Is Your LTR or Marriage Toxic?
A bad marriage may strain your health, as well as your relationship. Find out how to start mending it.
Reviewed by Laura J. Martin, MDYou may have heard that married people tend to have better physical and psychological health, compared to singles.
But here's the fine print: People in unhappy marriages don't seem to get those benefits. In fact, their rocky relationship may make them less healthy.
For instance, a 2005 study showed that staying in an unsatisfying marriage may raise stress and worsen health. A later study showed that people in close, negative relationships are more likely to get heart disease.
That doesn't prove that a good marriage makes you healthy, or that a bad marriage makes you sick. But there's no question -- a bad marriage isn't good for you.
When Anastasia (last name withheld for privacy) married her first husband, she found him to be considerate of her feelings and supportive of her career as a budding recording artist. But things changed over time.
When she became pregnant, he refused to cook her the pasta and potatoes she craved because, as she recalls him putting it, the two foods didn't go together. She also says he once let go of their infant daughter's stroller from atop a hill, thinking it was funny. (Their baby was unharmed.)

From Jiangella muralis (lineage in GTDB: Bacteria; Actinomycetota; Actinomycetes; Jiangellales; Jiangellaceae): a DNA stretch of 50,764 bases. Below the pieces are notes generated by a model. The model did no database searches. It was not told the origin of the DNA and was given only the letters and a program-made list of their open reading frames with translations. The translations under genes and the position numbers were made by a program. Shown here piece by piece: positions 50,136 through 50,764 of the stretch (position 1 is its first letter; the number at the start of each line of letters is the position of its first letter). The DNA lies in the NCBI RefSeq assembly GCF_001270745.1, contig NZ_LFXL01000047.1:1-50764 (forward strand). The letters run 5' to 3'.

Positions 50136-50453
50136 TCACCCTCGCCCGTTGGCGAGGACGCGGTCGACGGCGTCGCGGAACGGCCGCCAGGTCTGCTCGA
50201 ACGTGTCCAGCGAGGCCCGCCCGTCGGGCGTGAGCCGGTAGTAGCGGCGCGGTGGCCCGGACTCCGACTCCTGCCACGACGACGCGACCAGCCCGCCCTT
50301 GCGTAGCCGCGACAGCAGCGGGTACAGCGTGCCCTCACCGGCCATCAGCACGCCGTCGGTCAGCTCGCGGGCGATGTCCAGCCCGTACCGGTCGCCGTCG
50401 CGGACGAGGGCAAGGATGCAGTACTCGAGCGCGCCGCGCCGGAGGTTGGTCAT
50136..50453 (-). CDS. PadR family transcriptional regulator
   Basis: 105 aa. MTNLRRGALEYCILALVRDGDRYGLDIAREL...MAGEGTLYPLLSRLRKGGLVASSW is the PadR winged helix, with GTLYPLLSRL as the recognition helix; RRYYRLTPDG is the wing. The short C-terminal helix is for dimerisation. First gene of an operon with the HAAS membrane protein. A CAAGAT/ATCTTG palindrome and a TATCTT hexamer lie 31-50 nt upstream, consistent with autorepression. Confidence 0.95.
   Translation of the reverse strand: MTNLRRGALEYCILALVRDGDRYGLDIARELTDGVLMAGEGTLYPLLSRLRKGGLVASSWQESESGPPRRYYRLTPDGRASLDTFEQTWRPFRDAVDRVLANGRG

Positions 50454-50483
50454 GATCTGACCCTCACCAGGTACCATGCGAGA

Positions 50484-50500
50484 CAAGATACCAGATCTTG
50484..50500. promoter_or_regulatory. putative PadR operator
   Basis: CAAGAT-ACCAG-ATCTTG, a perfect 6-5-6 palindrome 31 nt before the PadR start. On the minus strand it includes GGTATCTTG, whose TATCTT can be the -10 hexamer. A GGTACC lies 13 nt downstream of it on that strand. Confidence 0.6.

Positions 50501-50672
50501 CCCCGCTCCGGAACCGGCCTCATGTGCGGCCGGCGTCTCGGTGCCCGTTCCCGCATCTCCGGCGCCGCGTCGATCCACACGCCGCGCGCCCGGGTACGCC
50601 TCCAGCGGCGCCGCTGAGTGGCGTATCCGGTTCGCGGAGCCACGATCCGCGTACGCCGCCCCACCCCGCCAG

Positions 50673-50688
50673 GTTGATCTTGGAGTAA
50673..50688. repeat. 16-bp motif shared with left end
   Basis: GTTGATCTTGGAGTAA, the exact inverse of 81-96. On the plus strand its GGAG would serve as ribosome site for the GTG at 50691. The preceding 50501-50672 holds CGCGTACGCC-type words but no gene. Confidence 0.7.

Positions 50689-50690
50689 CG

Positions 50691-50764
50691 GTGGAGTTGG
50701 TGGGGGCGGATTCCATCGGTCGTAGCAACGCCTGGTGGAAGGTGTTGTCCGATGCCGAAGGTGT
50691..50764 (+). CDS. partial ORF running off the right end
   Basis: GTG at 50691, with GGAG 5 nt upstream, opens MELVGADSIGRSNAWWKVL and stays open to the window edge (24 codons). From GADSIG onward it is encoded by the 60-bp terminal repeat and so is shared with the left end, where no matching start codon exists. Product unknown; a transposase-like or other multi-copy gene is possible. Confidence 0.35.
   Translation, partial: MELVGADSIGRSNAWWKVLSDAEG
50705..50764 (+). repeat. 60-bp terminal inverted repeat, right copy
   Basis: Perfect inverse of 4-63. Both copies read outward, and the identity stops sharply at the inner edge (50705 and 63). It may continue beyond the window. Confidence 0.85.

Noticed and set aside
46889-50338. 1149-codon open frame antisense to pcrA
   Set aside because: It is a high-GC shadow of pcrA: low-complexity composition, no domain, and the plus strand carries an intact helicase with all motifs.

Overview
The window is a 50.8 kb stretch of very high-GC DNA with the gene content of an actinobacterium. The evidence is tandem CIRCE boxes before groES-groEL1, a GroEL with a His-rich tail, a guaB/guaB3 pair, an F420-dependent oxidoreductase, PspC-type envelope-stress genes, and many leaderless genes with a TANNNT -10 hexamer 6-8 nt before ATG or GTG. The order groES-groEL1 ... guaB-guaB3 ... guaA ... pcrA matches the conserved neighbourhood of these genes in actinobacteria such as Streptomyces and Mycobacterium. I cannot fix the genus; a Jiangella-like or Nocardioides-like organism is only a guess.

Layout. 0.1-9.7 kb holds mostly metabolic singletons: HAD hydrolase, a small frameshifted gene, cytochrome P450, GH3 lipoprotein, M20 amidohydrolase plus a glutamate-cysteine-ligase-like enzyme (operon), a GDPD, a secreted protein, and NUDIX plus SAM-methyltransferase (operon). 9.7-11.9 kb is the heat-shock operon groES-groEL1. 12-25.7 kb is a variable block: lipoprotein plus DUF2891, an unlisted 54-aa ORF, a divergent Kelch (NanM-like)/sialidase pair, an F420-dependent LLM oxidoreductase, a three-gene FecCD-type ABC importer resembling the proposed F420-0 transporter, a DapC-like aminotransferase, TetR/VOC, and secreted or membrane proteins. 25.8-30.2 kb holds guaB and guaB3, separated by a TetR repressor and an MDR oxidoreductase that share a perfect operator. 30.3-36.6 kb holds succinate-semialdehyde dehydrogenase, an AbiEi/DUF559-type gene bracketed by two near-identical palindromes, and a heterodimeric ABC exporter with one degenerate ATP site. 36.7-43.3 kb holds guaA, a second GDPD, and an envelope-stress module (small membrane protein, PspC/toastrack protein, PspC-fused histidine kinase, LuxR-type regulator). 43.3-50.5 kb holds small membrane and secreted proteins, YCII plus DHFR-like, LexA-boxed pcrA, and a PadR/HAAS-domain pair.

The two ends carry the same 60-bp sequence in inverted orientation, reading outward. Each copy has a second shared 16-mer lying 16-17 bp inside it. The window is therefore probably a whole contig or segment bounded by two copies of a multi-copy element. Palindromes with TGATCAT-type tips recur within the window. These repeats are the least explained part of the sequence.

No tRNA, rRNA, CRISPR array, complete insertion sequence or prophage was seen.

Anastasia found that trying to express her feelings to the man who had vowed to love and cherish her became a continual exercise in frustration. He was usually dismissive, telling her not to take things so seriously. “I think the repressed anger and ... just my point of view not being validated, accepted... I think it kind of ruined my health, really,” she says.
Consider the Stress"If you’re in a bad marriage, don’t underestimate the stress that you are carrying around,” says Sharon Rivkin, MA, MFT, a marriage and family therapist in Santa Rosa, Calif.
She says that if your day-to-day relationship is full of stress, fighting, or the silent treatment, "you are compromising your health every day.”
Some couples cannot make it, Rivkin says, like if one partner lacks empathy or is physically abusive to the other one. But she says there is hope for most couples, even if they have years of hurt and resentment.
Here are five of the most common bad marriage habits -- and how to work on them.
Keeping It All InsideEvery couple faces challenges, says Susan Heitler, PhD, a Denver psychologist who specializes in marriage and family therapy, but if you don’t talk about your problems, marital tension and the distance between you will only grow.
Joy (last name withheld for privacy) recalls how she avoided conflict with her ex-husband, a recovering alcoholic, in part to protect his sobriety. “You almost walk on eggshells around somebody,” she says. “You want to make sure they’re OK and not wanting to drink and you don’t want to stress them out and you don’t want to start fights.” The strained communication ultimately led her to become depressed.
People who grew up in families that communicated well about problems “speak the language of cooperation naturally,” Heitler says. But many people don't learn those skills as youngsters and need tools for talking about sensitive issues in a safe way.
Work on it: Improve your communication skills. Heitler, author of The Power of Two: Secrets of a Strong & Loving Marriage, suggests turning to books on communication, marriage education courses, or web sites for help. Marriage counselors are another good option, but Heitler says not all of them teach effective communication skills, so look for one who does.